Protesters hit South Island beaches

03:12, Feb 16 2014
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LISTEN: Anti off-coast oil drilling protest at New Brighton Beach. Shannon Gilmore and others covered in mock oil as part of the protest.
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NO DRILL NO SPILL: Anti off-coast oil drilling protest at New Brighton Beach.
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PIER: Anti off-coast oil drilling protest at New Brighton Beach.
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PROTEST: Anti off-coast oil drilling protest at New Brighton Beach.
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OILING UP: Anti off-coast oil drilling protest at New Brighton Beach. Noelani Velasquez helps Marcel Podstolski with his 'oil spill' look.
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COVERED: Deyvi Wilton, 12, got covered on mock oil to protest at the anti off-coast oil drilling protest at New Brighton Beach.

Thousands swarmed the South Island's east coast beaches yesterday to protest deep sea oil drilling in the Pegasus and Canterbury basins.

Oil giant Anadarko had permits for exploratory drilling and seismic surveying in blocks of the east coast of the South Island.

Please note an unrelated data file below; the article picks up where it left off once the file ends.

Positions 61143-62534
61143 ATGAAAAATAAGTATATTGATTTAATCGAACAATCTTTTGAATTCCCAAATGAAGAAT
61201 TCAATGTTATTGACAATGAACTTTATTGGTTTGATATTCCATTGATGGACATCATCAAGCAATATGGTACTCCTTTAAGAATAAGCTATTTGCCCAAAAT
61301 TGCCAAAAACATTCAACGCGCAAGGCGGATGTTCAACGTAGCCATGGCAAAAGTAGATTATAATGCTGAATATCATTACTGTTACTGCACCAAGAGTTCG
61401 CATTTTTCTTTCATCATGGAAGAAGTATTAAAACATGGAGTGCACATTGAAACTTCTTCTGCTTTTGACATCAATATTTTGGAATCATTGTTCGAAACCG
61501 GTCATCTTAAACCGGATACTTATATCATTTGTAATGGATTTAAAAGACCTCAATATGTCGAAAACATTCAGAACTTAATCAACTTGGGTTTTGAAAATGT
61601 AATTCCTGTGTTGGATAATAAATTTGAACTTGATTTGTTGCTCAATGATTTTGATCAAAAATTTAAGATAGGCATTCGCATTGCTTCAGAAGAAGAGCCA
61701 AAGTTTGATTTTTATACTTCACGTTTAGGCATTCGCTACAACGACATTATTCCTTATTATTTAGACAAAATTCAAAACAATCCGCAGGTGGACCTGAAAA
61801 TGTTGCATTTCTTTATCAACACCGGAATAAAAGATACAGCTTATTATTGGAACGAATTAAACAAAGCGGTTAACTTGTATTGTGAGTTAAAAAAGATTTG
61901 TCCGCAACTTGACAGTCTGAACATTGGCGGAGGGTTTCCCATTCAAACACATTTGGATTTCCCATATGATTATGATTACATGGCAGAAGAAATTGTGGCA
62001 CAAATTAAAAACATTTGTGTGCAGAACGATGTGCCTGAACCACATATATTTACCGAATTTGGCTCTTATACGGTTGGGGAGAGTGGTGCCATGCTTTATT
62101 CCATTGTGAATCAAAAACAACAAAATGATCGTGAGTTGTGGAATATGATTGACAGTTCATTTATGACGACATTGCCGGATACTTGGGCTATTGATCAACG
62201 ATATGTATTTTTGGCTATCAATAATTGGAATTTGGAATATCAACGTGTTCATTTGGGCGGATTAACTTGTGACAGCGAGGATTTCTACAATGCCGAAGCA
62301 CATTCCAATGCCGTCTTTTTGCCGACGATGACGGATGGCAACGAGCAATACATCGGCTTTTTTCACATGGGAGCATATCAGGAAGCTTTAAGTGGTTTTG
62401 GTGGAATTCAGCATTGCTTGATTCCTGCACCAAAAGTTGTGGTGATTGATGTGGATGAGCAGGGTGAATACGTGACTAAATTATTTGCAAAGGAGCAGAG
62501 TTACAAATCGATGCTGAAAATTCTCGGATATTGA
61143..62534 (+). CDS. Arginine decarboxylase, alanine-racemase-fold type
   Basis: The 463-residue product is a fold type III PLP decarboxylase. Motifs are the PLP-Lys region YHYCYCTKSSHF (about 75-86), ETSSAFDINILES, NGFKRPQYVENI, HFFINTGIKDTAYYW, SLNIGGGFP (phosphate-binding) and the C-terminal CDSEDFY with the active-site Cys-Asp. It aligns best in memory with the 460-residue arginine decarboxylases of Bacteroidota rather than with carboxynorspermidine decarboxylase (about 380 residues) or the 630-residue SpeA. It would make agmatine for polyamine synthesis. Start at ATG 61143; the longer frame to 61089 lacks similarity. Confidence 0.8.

Anadarko owned a 25 per cent share in the Gulf of Mexico oil well, the explosion of which caused one of the largest oil spills the world had seen.

Oil protest
Oil protest

The biggest crowds were seen in Dunedin, Christchurch and Kaikoura.

In Christchurch, Deputy Mayor Vicki Buck lent her support to the cause and gave a rousing speech under the New Brighton Pier.

"This makes no sense to anyone except the Government and the oil companies," she said.

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"The environmental costs of an oil spill are devastating. Are we prepared to leave that risk mitigation up to oil companies?"

The Christchurch City Council had voiced its opposition to the drilling in the past.

Protest organiser Siana Fitzjohn said she was "stoked" with the turnout. 

Young and old had gathered for the protest with homemade banners, ukuleles and face paint. Some people were covered in fake oil made from molasses and cooking oil to demonstrate how oil stuck to wildlife.

Peaceful protests were also held in Akaroa, Motueka, and Bluff.

Buck urged all New Zealanders to continue to protest deep sea drilling. 

Banners on the Beach is organised by a coalition of local groups and Greenpeace.

Fairfax Media